In 1984, Nancie Gordon had her property surveyed. The survey indicated that the jetties were misaligned by approximately five feet. She averred in an affidavit that "[a]s a result of that survey, I learned, among other things, that a portion of the boardwalk and the entire dock that Mr. Becker had constructed some years earlier, were actually located on my property. . . . I showed the survey to Mr. Becker, and he and I had a good laugh about it." Nancie Gordon further stated that "[a]s a neighborly accommodation and because I was friendly with the Beckers, I allowed them to continue to use the boardwalk and dock as they always had, even though everybody knew that those structures were located on my property."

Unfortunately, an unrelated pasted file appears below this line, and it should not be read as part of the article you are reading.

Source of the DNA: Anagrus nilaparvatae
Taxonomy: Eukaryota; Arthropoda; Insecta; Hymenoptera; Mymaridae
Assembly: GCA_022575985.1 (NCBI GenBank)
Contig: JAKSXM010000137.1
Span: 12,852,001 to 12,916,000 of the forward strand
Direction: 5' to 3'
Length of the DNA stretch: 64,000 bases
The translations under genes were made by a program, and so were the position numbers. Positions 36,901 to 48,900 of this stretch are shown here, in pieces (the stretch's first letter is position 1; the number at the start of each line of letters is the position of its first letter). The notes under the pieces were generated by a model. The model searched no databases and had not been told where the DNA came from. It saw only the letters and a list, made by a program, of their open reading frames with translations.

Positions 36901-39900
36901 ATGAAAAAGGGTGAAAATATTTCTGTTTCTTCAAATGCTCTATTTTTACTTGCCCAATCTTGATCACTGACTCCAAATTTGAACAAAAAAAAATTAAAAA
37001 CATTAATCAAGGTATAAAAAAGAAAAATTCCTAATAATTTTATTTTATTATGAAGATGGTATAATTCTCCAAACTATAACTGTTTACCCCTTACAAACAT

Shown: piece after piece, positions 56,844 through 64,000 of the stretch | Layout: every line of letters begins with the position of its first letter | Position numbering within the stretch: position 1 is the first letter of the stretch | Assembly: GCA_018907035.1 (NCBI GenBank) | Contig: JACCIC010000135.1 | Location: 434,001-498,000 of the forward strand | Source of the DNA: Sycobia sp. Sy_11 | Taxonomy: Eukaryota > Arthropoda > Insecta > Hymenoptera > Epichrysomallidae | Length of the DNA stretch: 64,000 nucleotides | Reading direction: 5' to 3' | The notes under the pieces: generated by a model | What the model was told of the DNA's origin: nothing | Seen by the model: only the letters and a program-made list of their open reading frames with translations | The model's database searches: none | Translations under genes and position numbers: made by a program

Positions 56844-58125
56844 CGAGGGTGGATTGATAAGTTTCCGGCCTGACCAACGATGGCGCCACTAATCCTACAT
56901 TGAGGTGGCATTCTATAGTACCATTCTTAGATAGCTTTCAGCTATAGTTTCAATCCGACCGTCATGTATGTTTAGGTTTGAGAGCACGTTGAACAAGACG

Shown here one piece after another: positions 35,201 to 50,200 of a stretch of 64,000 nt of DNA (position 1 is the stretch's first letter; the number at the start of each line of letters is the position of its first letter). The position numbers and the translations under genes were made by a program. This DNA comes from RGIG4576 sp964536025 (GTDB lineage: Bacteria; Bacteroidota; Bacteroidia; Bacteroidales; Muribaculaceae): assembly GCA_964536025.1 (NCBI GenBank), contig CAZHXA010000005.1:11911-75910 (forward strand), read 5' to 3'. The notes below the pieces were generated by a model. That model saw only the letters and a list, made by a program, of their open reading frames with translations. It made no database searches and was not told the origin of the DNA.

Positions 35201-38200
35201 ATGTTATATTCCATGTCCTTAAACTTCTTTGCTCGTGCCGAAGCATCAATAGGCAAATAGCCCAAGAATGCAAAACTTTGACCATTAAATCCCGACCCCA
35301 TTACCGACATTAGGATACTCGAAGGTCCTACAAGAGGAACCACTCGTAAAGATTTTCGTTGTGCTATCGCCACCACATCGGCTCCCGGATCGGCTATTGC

In 2004, Nancie Gordon sold her house on lot 30 to defendants and assigned her leasehold interest in that property to them. Defendants subsequently advised plaintiffs (Mr. Becker, Messrs. O'Hara and Mr. Koelsch) they were no longer allowed to use the boardwalk, dock or beach (on lot 30).

In March 2005, plaintiffs commenced this declaratory judgment action. Mr. Becker sought, inter alia, a judgment declaring that he established title by adverse possession to the property on which the boardwalk and dock are located. Mr. Koelsch and Messrs. O'Hara sought, inter alia, a judgment declaring that they acquired an easement by prescription for use of the boardwalk, dock and beach.